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I have a question about profiling results I got with webgrind (php). I identified three possible site where I could ask my question: SO, programmers and Software Quality Assurance (and Code Review, thanks ChrisF). In which case should I use one site over another for my profiling question?

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Don't forget Code Review! – ChrisF Sep 30 '11 at 11:04
@ChrisF Yeah, it can be something, I added it to the list. – Eldros Sep 30 '11 at 11:06
And what is your question about? – Time Traveling Bobby Sep 30 '11 at 11:28
@Padded: Well I didn't want to give up too much details, as I may have more than one question in the future, but the problem I have now is the following: I've got this big function which is recognized as taking 70% of the execution time of the script, but inside it I only have some reference to php functions which takes each less than one percent, and they don't add up to the total. My questions could be in no particular order of preference: how should I interpret that? What tools would complement webgrind? What should I do now? How do I format my code for better compliance with webgrind? etc. – Eldros Sep 30 '11 at 11:35
That's more then one question. The first part is On-Topic on Stack Overflow, the rest...not so. – Time Traveling Bobby Sep 30 '11 at 11:49
@Padded: Well I see it more as a question seen from different angle. And to be honest my initial question was "what should I do now?" The other question came up while redacting the comment. – Eldros Sep 30 '11 at 12:01
You can always ask that question on Stack Overflow, showing us the results of the profiling and your source code and asking why it turned up like this. Worst case is that your question will be downvoted because it is something obvious which you just missed. State it as generic as possible and maybe do even some testing before you post it, so that you can provide a way to reproduce the issue. Especially the last thing is crucial, it might already yield the answer you're looking for. – Time Traveling Bobby Sep 30 '11 at 12:10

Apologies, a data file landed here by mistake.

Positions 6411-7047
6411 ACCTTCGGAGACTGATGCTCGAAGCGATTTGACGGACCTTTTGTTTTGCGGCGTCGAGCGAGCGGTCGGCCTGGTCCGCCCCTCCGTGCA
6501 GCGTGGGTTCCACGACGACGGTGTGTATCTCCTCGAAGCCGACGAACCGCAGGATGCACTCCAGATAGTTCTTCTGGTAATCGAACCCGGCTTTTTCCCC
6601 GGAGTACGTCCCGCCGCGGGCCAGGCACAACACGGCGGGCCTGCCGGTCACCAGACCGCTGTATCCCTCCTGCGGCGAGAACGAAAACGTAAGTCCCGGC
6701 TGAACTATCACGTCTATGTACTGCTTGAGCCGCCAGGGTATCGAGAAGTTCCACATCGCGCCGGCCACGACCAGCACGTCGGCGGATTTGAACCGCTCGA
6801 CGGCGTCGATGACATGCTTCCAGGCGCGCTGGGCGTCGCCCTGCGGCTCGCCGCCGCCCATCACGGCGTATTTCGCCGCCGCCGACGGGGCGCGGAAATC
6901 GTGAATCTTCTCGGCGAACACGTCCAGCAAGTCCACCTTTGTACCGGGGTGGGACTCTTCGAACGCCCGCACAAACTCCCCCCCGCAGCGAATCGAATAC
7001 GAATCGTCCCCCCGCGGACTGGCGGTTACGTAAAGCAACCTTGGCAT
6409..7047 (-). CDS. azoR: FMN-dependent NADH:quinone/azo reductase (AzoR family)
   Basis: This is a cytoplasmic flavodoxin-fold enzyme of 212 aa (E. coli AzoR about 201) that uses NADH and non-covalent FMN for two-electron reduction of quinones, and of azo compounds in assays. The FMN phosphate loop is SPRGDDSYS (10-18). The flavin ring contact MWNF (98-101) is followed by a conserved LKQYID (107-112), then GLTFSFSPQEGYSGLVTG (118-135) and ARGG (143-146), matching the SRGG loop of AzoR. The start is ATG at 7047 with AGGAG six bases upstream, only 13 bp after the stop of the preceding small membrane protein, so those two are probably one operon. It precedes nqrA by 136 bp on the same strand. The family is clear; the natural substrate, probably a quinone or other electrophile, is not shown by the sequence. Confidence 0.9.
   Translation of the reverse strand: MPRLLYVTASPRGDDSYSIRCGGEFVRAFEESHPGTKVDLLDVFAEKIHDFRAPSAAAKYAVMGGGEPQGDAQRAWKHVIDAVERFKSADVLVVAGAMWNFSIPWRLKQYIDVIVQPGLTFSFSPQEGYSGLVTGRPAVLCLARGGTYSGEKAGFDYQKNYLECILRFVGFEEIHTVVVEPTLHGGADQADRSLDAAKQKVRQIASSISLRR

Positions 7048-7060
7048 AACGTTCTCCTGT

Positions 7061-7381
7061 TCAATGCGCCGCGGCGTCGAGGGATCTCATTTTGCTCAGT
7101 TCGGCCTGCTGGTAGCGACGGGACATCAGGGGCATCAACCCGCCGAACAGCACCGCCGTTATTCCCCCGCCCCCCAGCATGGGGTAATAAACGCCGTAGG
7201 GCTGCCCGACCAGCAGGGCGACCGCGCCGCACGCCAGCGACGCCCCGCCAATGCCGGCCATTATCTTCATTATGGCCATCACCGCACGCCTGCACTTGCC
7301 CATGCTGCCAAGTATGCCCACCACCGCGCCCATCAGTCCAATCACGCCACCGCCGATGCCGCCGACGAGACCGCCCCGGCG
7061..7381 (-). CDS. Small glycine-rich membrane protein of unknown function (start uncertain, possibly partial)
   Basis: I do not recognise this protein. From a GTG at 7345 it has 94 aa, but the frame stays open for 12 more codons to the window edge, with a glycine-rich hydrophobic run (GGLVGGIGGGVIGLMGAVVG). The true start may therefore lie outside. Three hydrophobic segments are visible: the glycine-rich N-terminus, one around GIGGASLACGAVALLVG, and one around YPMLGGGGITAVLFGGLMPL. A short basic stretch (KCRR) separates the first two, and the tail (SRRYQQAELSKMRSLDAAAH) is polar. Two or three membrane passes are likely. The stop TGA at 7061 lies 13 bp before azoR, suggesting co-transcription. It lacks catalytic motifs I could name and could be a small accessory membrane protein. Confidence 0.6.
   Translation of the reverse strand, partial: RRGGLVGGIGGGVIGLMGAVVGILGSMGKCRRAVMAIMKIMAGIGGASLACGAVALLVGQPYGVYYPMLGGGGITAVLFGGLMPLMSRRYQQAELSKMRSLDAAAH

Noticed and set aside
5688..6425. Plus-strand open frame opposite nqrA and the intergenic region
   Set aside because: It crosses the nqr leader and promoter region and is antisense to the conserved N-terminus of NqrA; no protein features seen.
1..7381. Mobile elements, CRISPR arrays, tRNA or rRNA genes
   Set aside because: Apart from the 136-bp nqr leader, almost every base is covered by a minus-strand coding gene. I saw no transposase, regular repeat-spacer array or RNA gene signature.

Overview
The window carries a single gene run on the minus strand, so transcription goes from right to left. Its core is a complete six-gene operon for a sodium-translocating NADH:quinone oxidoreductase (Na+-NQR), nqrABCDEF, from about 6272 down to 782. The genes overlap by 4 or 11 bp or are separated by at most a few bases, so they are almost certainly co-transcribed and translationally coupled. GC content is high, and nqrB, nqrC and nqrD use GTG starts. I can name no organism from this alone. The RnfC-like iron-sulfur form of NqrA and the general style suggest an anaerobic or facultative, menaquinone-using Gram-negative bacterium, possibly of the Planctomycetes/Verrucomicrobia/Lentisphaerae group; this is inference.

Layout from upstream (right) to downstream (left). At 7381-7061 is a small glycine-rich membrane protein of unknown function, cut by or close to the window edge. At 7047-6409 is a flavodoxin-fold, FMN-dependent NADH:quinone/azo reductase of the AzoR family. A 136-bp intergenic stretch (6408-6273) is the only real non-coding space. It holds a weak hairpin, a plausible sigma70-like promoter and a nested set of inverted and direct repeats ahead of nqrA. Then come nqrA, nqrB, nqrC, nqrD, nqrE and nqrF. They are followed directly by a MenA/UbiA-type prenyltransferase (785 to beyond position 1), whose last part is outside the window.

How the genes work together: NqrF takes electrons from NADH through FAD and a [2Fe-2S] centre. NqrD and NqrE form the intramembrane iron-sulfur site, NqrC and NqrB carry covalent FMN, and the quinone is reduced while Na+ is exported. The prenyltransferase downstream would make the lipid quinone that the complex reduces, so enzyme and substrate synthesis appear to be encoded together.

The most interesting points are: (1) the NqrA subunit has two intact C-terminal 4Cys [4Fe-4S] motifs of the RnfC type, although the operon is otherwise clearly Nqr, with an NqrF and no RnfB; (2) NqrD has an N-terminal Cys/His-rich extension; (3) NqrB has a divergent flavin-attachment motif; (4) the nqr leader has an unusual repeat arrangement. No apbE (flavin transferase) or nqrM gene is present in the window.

@Padded: What testing? I mean there is no bug, the process is just very slow. – Eldros Sep 30 '11 at 12:54
I thought you said that one function is consuming 70%, but the call in it only 1%? That sounds like a problem with the profiler. On the other hand, if you were just looking for code optimization help, go to Code Review. – Time Traveling Bobby Sep 30 '11 at 13:00
@PaddedCell: your comment helped me sort my problem out, as I made a misinterpretation. Nevertheless, I am still interested in the answer to my post here. Maybe we could clean up our comments, maybe making an exception with your bigger comment which give some good advice, what do you think? – Eldros Oct 4 '11 at 14:34
up vote 2 down vote accepted

As usual, the answer is: It depends tm.

Suitable for Stack Overflow

  • Confusing or seemingly wrong profiler results. (Note: We will not analyze the results themselves, we will not do the work for you)
  • Confusing or seemingly wrong behavior of the profiler.
  • Problems with setting up and testing in combination with the profiler. (Note: Read the README first, we will still not do the work for you)

Suitable for Programmers

  • How to incorporate a profiler into your work flow
  • What are the benefits of using a profiler and why/when should I use one

Suitable for Code Review

  • I've profiled this code (code and profiling results provided) and how can it be made faster

Suitable for the Stack Exchange Super Hot Extreme High Temperature Emergency Intelligence Incinerator

  • Why is not work?
  • Why is codes not work fast?
  • How do I use a profiler?
  • What does this profiler result mean?

What should I do first if I have a question fitting on Stack Overflow?

Always, for the sake of the Flying Spaghetti Monster, always try to create a simple scenario in which you can reproduce anomalies and problems. This will also help you see things which might have simply missed.

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